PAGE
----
I have an Asus U47A Laptop with no discrete graphics. UEFI is disabled in the BIOS. I had Windows 7 installed by default. So, I installed Ubuntu 12.04 by creating a separate 300GB partition. During the installation, it asked me where to install the bootloader.
So, I installed the bootloader on
/dev/sda option which selects my entire hard disk I guess. I was also asked to create a separate 1MB BIOS Grub partition before proceeding but I choose to ignore it cause I had the UEFI boot disabled. Now, after installation, the system just loads Windows 7.
I cannot see the Ubuntu grub/login screen. So, I went to the BIOS and saw that under boot options, it is still set to Windows bootloader option. So, what do I do now? Should I change the boot entry in the BIOS? If so, then to what (Windows recognizes the new Linux partition as 'D' Drive)?
I don't want to remove Windows but dual boot. Any help would be really appreciated.
Output of sudo fdisk -l:
WARNING: GPT (GUID Partition Table) detected on '/dev/sda'! The util fdisk doesn't support GPT. Use GNU Parted. Disk /dev/sda: 750.2 GB, 750156374016 bytes 255 heads, 63 sectors/track, 91201 cylinders, total 1465149168 sectors Units = sectors of 1 * 512 = 512 bytes Sector size (logical/physical): 512 bytes / 4096 bytes I/O size (minimum/optimal): 4096 bytes / 4096 bytes Disk identifier: 0x2902cc6d Device Boot Start End Blocks Id System /dev/sda1 1 1465149167 732574583+ ee GPT
Partition 1 does not start on physical sector boundary.*
Here is what worked for me:
So, Windows was installed in EFI mode. The Asus BIOS supported both the legacy boot and UEFI boot. So, the aim was to install both Ubuntu and WIndows in the same boot mode. There are instructions to install Ubuntu in UEFI mode but I was not feeling confident to take that approach. So, I took the latter one and dual booted Windows and Ubuntu in legacy mode.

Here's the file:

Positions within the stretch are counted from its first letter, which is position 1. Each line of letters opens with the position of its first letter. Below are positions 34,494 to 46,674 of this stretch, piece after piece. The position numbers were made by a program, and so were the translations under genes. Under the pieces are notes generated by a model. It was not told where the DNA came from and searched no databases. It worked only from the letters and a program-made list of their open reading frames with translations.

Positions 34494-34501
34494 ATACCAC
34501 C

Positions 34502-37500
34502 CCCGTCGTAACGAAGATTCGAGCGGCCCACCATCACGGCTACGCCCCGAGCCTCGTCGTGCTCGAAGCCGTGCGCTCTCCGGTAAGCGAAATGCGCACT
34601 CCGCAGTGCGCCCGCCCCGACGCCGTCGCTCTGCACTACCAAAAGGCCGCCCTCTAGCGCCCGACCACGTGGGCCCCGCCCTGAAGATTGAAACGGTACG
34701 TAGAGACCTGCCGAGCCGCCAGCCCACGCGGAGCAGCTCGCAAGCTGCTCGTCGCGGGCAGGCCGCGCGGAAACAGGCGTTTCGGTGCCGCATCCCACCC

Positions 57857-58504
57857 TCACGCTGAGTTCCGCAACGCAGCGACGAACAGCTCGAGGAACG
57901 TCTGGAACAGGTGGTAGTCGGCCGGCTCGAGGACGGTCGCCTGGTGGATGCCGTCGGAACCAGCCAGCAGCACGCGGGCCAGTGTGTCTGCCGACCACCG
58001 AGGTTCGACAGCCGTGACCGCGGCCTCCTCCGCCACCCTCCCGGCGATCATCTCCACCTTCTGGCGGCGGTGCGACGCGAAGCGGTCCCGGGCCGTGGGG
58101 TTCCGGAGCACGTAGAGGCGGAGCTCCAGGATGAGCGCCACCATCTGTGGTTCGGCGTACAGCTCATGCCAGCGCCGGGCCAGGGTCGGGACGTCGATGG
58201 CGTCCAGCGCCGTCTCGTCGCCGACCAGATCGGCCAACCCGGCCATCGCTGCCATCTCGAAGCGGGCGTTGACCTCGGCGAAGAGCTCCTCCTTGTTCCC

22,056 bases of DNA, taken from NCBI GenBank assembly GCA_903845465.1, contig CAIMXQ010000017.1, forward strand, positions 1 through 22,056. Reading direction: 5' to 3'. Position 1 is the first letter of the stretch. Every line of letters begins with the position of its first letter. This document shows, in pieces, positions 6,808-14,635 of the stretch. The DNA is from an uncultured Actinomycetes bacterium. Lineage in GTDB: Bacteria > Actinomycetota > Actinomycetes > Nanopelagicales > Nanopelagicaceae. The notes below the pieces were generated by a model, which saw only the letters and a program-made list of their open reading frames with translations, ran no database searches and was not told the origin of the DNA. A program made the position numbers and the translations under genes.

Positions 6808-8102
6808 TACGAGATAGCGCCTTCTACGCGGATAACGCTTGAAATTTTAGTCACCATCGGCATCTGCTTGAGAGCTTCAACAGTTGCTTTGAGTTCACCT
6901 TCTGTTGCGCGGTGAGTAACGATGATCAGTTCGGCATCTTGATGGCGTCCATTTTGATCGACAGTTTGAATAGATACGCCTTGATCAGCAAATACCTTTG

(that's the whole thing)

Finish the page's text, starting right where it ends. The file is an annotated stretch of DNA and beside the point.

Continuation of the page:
Warning: You will format your entire computer. So, make sure to make the back up discs and take the necessary back up. If GPT partitioning or UEFI boot is important to you, then this method is not for you!
Go into BIOS and disable UEFI. Save settings and restart and go into BIOS again.
If somewhere there is a setting to delete boot options then delete all the boot options. Else skip this step. Even though I am pretty sure that you cannot delete CD/DVD from boot option but if you can then don’t do it. Save all settings and restart and go into BIOS again.
Put your windows DVD in the optical drive.
Somewhere (mostly on the last tab of your BIOS if it’s an Asus laptop) you will find an option for boot override. Select your DVD drive and press enter. Remember that this boot over ride option should NOT contain UEFI in it’s name.
You will now boot from windows DVD non-UEFI mode.
During windows installation select “custom install” and then delete all existing partitions on your harddisk. Create partition for windows. When creating this partition windows will automatically make another small partition of about 100MB size as system reserved. Leave the rest of the unallocated space for now. We will take care of that space while installing Ubuntu. Install windows now.
Now even after deleting all the partitions , there will be still some GPT data left on the hard drive. As, long as you don't remove it, Ubuntu won't recognize your windows installation. So use a utility called 'fixparts' and delete all the GPT data.
Once that is done put your Ubuntu CD in the drive and boot from it again.
During installation of Ubuntu select the option “do something else” and create a primary partition for Ubuntu.
Now after creating partition for Ubuntu click on the rest of the unallocated space and click on create new partition again. But this time selected extended partition.
Once you create extended partition you should be able to see all your unallocated space in a sub menu under this newly created extended partition. In this unallocated space you make rest of your partitions like linux-swap (necessary for linux to work efficiently and for hibernate to work correctly) and other partitions for your data.
Make sure that the bootloader device is sda without any partition number after it.
Proceed with installation. If everything goes well you should be able to dual boot to both Ubuntu and Windows.
Note:- For hibernation/trackpad/other issues , I suggest running Kernel 3.5 or above as it includes a lot of fixes. Also, intel rc6 graphics power saving option was disabled by default for me. So, enabling it boosted battery life by 2 hours!!
I hope this helps someone.
Big thanks to Bhaismachine and Rod smith for their help!!